February 28.

Other people age with the same pace as we do ourselves. If we lost some years or feel like we did so, if we feel we are getting too old, and everything has already been said, and all attempts in life reduce to a vain spasm to postpone emptiness, if we feel all that we can still meet our old friends and look at them, ask them how they have done how they are doing, nodding at them serious nods, slow nods alluding to an understanding never reachable but always present in our imagination, we can have real encounters with “people from the past” and say hey wait a minute we are still dwelling in the same universe we get this feeling that we share something unspeakable the sentiment of having rolled out our lives in opposite directions yet under the same stars.

There are many people who travel. But I haven’t met anyone YET who goes away with the sole intention of recording the loneliness in other people’s minds by means of cultivating his very own loneliness. It is a plant that needs the water of separation. It is a plant that can give us meaning but also take away everything from us. It generates meaning ex-negativo. Being alone, I mean really indulging in solitude for a long time, with only a shimmering spark of the hope of ever meeting an other human being again is the strongest resource of meaning I can think of. And even if we don’t indulge in loneliness but only see it faintly in the corner of our eyes when we walk on in life, it still weaves our tissue of meaning with strong, hard knots and we better don’t unweave it in a naive attempt to overcome loneliness. Loneliness is too valuable an asset to give up easily.

A long gemütliches breakfast on a balcony under the Buenos Aires sky. A walk through the huge city, picking streets randomly. The park Centenario. A guy wants to sell us a homeless newspaper and gets pushy. We give him a few pesos but he keeps begging on. We say the no-me-moleste-code but he wouldn’t leave. A group is drumming, the jam is great we really like it the vino we bought tastes really bad the apples are good though. The drummer with the big drum has a bad posture his back is curved like a chicken wing. It is a hot day, swans in the lake, everything is clean and hot. Observations must not necessarily be special. The evening a train ride to suburbia, a garden party after that a famous beef restaurant in Buenos Aires. Huge portions served, good wine, good salat, a Dionysian atmosphere counterbalanced by splitting the bill apollonically centwise. A stranger’s party that we crash for the feel of it. A lot of Argentinians are around one barebreasted giant and a man with a cone-shaped beard and we dance after quenching our thirst with pure wodka from plastic cups. A long walk home, thirty blocks up the road. I slept like a baby, a bold dreamless sleep.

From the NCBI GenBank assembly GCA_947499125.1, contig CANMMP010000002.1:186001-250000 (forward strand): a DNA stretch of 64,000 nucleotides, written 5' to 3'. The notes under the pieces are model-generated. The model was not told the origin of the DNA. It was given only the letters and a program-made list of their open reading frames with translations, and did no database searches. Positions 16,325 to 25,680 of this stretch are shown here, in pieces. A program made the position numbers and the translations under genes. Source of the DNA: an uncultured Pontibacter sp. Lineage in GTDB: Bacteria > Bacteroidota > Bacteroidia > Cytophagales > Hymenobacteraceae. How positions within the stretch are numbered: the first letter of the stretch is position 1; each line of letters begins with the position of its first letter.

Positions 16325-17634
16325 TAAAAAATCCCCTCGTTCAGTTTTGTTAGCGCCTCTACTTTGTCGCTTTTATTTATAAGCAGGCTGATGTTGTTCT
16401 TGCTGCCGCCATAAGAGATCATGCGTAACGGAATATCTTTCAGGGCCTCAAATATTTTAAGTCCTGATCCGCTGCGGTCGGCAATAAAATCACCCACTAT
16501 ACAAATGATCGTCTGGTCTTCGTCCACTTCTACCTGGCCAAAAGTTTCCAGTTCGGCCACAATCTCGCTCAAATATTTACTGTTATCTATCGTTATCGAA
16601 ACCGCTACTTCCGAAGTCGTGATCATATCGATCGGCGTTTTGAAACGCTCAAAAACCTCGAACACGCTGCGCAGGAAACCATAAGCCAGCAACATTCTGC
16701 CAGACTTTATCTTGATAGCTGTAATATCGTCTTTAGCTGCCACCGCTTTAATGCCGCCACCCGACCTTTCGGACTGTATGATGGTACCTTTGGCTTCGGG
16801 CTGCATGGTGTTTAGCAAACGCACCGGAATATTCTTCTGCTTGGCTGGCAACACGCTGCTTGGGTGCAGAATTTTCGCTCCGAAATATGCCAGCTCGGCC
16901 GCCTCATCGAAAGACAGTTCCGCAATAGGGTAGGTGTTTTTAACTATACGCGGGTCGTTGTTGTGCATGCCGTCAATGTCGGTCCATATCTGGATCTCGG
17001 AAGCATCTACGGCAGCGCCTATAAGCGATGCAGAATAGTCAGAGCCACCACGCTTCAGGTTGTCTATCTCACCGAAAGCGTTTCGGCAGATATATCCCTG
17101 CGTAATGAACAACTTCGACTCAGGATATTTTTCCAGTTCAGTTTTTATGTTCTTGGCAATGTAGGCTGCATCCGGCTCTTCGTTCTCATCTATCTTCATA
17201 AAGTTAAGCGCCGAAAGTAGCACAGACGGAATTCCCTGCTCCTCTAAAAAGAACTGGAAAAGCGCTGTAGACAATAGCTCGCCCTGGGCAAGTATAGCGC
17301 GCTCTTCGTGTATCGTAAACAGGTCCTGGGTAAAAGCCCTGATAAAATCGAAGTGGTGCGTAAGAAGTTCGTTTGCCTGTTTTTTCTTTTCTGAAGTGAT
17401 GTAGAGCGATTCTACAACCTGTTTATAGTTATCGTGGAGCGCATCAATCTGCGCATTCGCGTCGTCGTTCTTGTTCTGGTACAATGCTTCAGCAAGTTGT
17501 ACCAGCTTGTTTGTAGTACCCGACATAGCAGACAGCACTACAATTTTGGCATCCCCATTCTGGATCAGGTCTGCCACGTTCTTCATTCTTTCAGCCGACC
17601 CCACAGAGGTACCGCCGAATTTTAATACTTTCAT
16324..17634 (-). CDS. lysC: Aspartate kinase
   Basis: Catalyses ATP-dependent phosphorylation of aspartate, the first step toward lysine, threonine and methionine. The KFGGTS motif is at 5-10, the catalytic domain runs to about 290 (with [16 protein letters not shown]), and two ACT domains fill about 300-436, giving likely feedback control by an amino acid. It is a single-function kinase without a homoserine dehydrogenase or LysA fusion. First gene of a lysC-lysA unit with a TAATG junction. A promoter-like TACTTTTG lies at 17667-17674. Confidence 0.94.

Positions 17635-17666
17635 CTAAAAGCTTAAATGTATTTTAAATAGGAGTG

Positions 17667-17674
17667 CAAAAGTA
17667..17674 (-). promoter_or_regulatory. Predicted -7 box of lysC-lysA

Jack has lost his inspiration. He stands around near the barbeque and tears some juiceless meat that is stuck in the rack to feed himself. He feeds on the leftovers from a barbeque of the anonymous in a Buenos Aires garden party. He doesn’t even talk to the women around him because he feels sad. He doesn’t know were this is coming from. He lies down in the dry green grass and looks at the hazy stars, he indulges in a sweet fantasy of loneliness because he cannot feel any real loneliness. The short timespans that are the pivots of his experience have no room for the long-lasting emotion of loss and seperation. The sentiment of real detachment cannot permeate the membrane of Jack’s mind. He takes some more meat, onions, fried eggplant with plenty of oregano, peppers and stripes of fat, he looks aside and smiles to the big man that lies his hand on Jack’s shoulder.
“You’re okay man?”
-“Yeah I guess so. A bit hungry but I have something to bite.”
Jack makes biting movements with his jaw-bones and looks at the man, doe-eyed. The man has a fascinating nose and a lot of hair. Jack feels the hand on his shoulder and hears the voice of the man it accesses him and he would stop feeling lonely would he have been able to feel lonely in the first place. But Jack feels something else. Unfortunately he is unable to express it. I have been thinking how we could help Jack. Perhaps we should make him realize that some surrogate loneliness has infiltrated in the seconds of his ongoing transformation. Some grains between the mill of his perceptive faculties that jams it so Jack feels a secondary loneliness, a derived loneliness, the exhaust of our grand loneliness, the residue of what we normals combust to deal with our loneliness. Jack is not pure. Not even him. And between us: that whole loneliness-thing gets on my nerves. I don’t feel like watching over Jack because he might get infected with some collateral damage of the footprint of our loneliness. We do not need to apologize for our way of life, yes Obama says that too. And we do not need to apologize for the consumerism, the ecologically catastrophical ways in which we erect all kind of edifices that have the sole task of proving that we are not alone. Because my words resonate in your mind, because our breath becomes visible like luminescent clouds of oily vapor escaping through the thin air in a far-off highway restaurant, because we are recognized by each other, because you get the necessary bits of recognition that fuels your mind and cause you to move on. And we certainly don’t have to apologize to Jack about this. Jack he doesn’t know a thing about life, he is an ignorant and conceited asshole. I want to kill him.

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Published by

Kamiel Choi

Dutch philosopher and poet, sometimes sharing thoughts on the internet.

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